When the desired information reaches the target audience organically namely candidates, parents, institutions and the public, it should automatically stimulate their interest.

Equally, certain information that can’t be effectively and convincingly communicated through conventional advertisements can be propagated through news publicity.

The preferred publicity approach should add credibility to the overall communication message and give the target audience a reason to believe and talk positively about the message and the brand.

Depending upon the sentiments of the target audience, publicity can be categorised into positive and negative publicity.

Public Relations is a strategic communication process that builds mutually beneficial relationships between organisations and their publics. This management function involves helping organizations to adjust to their environment. The function is easier when the message you are sending is supported by action – that is your organization is walking the talk. There is need for proper understanding of PR as a management function. The role of the practitioner is broad not just managing crisis, blunders etc but in engendering trust, healthy relations, good perception and image, credibility and productivity. The ideal PRO should not allow his role to be narrowed to that of a dishonest spin doctor and cover up specialist who can’t be trusted or relied upon.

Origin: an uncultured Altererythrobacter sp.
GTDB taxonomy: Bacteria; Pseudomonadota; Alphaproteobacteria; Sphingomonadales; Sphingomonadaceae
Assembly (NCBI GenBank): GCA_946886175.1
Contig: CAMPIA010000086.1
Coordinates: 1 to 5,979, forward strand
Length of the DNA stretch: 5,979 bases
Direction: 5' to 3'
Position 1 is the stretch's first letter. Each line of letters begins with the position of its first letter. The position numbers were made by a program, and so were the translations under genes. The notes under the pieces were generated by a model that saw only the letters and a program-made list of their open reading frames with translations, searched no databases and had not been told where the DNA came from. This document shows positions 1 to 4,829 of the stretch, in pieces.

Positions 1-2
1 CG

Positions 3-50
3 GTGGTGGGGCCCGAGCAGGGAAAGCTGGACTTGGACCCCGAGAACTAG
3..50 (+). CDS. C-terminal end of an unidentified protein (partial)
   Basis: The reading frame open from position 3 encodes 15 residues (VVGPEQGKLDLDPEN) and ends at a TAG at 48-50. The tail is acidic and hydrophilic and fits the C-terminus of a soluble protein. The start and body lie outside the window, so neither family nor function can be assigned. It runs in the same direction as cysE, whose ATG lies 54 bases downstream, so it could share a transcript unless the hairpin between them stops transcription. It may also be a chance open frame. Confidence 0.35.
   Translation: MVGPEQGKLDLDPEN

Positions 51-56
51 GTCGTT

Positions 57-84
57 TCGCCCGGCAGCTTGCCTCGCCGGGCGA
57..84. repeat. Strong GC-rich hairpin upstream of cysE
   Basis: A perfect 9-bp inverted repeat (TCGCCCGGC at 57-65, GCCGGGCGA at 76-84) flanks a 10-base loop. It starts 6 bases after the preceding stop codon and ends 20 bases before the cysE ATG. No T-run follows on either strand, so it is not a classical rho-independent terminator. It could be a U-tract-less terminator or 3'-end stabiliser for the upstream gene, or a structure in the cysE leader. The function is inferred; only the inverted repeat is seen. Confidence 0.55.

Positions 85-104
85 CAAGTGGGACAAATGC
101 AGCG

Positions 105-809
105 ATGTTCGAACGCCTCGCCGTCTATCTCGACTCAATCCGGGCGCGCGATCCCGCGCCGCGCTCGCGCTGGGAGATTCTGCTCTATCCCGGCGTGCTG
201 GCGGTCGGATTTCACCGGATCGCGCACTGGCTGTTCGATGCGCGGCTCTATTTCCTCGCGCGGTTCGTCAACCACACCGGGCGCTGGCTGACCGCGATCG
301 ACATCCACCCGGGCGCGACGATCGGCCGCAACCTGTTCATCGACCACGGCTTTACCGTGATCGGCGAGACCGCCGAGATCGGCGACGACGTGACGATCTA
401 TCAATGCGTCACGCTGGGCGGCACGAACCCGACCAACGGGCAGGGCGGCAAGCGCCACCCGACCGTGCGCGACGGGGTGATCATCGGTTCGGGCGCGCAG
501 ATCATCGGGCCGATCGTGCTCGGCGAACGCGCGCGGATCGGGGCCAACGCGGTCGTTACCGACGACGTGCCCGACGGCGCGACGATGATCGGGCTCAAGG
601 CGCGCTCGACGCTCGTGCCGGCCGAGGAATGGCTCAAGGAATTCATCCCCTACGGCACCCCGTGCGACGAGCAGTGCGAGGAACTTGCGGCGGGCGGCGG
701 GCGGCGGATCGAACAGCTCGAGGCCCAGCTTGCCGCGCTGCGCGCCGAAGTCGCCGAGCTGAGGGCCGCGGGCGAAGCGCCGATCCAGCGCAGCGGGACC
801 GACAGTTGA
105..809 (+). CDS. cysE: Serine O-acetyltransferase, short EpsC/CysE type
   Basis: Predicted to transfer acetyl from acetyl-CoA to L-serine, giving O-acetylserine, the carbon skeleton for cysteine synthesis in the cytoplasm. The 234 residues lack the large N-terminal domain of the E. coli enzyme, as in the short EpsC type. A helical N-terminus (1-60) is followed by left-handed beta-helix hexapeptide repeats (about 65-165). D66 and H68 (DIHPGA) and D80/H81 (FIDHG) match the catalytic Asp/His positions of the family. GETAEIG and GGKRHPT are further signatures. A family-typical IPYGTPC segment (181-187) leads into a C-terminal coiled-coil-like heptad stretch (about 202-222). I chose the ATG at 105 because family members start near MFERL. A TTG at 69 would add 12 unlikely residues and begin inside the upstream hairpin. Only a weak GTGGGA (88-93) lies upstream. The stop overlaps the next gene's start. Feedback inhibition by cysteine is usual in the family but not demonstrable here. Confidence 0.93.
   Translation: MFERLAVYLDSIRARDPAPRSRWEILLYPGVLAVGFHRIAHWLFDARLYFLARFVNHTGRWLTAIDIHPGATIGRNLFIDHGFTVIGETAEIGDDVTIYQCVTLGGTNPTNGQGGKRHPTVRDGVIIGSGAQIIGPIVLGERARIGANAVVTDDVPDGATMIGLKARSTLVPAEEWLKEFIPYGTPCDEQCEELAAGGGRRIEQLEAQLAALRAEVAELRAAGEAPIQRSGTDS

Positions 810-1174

The sheer complexity of PR requires its practitioners to be well rounded in several fields of study particularly those that are media related. For that reason, participants were counselled on the imperative of regular training and updating on aspects of learning that relate to their job.

Participants were also enlightened on the need for caution and diligence while discharging their duties bearing in mind that there is a thin line between public relations (PR) and publicity. Whereas, the former (PR) is controlled internally, the latter (publicity) is not controlled and is contributed by external parties.